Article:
One of the most difficult things in human relations is convincing the pessimist they need something (including good dentistry).
Many patients have experienced failure with their past treatments and have privately given up hope that anything can be successful. This is the reason they do not follow our recommendations for optimum treatment. They basically have decided that dental disease has a grip on them, that it is going to get worse and that nothing can be done about it anyway.
You can usually tell they are in this somewhat apathetic state because they will make statements like these: "My teeth won't hold fillings." "They did surgery on my gums, but it didn't work." "I might as well just get it out because I'm going to lose it anyway." Or, "My gums bleed no matter what I do." If we respond to these "fixed" ideas with an air of confidence and authoritative attitude, or promise them the moon, we will not be believable to them. It will be too positive for such a negative attitude.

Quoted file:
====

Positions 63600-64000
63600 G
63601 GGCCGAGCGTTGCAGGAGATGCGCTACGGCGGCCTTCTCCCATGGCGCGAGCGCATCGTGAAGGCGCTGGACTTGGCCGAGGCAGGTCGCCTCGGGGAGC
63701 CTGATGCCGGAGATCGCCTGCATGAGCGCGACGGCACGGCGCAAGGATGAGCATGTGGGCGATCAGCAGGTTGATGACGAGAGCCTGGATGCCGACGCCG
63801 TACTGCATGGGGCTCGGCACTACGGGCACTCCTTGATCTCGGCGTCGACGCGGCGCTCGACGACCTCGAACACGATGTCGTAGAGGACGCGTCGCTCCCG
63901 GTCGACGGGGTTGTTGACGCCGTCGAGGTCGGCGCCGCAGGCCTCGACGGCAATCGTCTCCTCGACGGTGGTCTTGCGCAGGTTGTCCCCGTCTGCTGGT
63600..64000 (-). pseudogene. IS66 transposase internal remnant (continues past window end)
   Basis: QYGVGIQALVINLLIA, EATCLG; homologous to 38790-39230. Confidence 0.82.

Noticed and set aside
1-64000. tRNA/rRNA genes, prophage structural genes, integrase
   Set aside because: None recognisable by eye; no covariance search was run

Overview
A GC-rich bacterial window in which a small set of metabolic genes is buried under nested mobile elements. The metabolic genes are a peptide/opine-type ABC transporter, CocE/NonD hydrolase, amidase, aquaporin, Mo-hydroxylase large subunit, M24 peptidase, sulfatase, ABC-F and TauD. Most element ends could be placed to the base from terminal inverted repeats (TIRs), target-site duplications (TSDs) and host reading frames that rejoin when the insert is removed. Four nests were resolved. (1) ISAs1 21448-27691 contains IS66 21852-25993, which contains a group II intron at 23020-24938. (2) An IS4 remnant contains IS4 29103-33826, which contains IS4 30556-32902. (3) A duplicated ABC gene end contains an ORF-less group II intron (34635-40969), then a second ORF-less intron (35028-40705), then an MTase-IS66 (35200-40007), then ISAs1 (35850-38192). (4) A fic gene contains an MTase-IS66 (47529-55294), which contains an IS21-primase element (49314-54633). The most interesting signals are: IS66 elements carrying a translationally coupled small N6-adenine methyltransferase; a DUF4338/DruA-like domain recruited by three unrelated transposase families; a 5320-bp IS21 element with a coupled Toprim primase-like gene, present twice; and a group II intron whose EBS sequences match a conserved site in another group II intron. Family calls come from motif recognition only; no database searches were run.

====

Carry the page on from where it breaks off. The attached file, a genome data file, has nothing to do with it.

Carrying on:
Have you ever had someone come to you for advice about a problem they had and could not figure out what their next move should be? Their solution seemed so simple that you laid it out on a silver platter for them, but they would not take your advice which could easily solve their dilemma. It seemed as though they did not want a solution to their problem or they did not believe you. Also, they might have thought their problem was too complicated, and your solution was just too simple.
The same thing applies to our dental patient. Look for my future blog on handling the negative patient.
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